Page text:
Scientists have found that a gene known as the “guardian of the genome” plays a major role in the development of atherosclerotic cardiovascular disease.
The study, published in the journal Nature Cardiovascular Research, found that acquired mutations in the gene encoding the protein p53 can lead to atherosclerosis, the underlying cause of most cardiovascular diseases.
The research was led by a team at the Centro Nacional de Investigaciones Cardiovasculares (CNIC), working in collaboration with institutes in the U.S.
It is known that p53 gene mutations in blood cells up the risk of developing various types of cancer, such as blood cancers, according to MedicalXpress.
The role of p53 is to maintain the integrity of the DNA inside cells by regulating cell functions against cellular stresses. On any given day, the human adult body produces hundreds of thousands of blood cells. This process, though important, unavoidably increases the chances of mutations in the progenitor cells that produced the blood cells.
In the new study, scientists found a strong association between p53 gene mutations and the appearance of atherosclerosis, a precursor for cardiovascular disease, which causes the most number of deaths globally and also poses a big burden on health care systems.
For the study, scientists analyzed sequencing data from the blood cells of more than 50,000 people.
“We found that carriers of acquired mutations in p53 had a higher risk of developing coronary heart disease and peripheral artery disease, and this effect was independent of established cardiovascular risk factors like hypertension or elevated blood cholesterol,” Dr. José Javier Fuster of the CNIC group explained, the outlet reported.
To further analyze their findings, researchers conducted animal studies. The scientists used animal models of atherosclerosis and then introduced cells carrying p53 mutations in their bodies.
Mice carrying these mutations developed cardiovascular disease more rapidly, the study found. The reason for disease progression was largely due to an unusually high proliferation rate of immune cells in the artery walls.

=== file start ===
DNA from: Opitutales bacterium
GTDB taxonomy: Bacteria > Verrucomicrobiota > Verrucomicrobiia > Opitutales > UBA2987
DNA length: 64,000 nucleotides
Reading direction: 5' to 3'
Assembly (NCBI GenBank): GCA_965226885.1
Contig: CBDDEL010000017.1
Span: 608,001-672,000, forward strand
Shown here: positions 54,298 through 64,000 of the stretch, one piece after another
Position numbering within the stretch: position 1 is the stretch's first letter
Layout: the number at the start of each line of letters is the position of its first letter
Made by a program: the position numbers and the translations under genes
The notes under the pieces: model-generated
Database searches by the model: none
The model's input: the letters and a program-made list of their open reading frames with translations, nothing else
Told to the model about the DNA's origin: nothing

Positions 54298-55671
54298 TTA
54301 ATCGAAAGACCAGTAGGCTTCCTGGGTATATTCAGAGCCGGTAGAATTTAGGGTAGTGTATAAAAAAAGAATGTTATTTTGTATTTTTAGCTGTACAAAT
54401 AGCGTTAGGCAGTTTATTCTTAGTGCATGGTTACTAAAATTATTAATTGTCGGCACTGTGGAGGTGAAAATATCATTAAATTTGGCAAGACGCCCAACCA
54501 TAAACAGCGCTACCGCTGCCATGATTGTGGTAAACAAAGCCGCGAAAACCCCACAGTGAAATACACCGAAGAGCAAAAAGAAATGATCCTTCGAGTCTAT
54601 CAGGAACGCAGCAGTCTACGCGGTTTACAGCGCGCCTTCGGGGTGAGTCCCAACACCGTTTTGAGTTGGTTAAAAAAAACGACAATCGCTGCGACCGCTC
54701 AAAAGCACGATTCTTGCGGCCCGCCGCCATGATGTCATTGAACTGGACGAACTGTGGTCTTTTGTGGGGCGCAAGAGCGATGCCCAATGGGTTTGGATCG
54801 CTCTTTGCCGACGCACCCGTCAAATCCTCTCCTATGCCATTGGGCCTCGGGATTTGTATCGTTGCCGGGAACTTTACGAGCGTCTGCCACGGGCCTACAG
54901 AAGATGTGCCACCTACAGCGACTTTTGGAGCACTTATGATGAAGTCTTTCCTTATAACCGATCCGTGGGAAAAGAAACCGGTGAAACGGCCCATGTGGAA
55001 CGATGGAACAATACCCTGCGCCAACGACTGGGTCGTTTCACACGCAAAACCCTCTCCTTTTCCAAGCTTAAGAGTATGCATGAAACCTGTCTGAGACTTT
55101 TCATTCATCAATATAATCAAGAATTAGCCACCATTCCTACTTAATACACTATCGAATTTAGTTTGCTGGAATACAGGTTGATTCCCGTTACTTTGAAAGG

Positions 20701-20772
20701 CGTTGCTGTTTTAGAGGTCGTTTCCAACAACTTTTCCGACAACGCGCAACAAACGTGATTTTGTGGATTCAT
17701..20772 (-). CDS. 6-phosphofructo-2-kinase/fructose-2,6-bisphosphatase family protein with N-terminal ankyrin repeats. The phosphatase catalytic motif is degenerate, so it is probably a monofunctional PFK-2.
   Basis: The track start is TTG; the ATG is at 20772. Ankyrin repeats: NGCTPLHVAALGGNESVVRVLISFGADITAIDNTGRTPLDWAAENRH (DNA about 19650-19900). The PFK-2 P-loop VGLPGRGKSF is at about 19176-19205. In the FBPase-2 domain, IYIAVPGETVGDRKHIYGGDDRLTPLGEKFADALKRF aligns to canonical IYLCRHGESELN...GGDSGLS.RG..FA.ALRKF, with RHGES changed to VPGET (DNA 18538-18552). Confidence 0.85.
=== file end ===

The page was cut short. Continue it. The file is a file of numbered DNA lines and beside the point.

“This combination of observations in humans with experimental studies in animals provides solid evidence that these mutations increase the risk of developing cardiovascular disease,” Dr. Valentín Fuster, CNIC General Director, President of Mount Sinai Heart and Physician-in-Chief of The Mount Sinai Hospital and an author on the study, said.
Fuster further said these findings “broaden our knowledge of how the acquisition of mutations in blood cells, a phenomenon called clonal hematopoiesis, acts as a cardiovascular risk factor.”
The study showcases that different mechanisms can contribute to cardiovascular disease due to mutations in different genes.
“In the future, this could be exploited to design personalized prevention strategies targeting the specific effects of different mutations,” CNIC scientist Nuria Matesanz, co-first author of the study, said.
In other news, a recent study has found that children born via C-section (caesareans) are at a higher risk of developing cardiovascular disease and obesity. “Growing rates of C-sections conducted for non-clinical reasons is a major public health concern that calls for a reduction in the rate of unnecessary C-sections and their associated human and economic costs,” co-author Dr. Tahmina Begum from the University of Queensland said.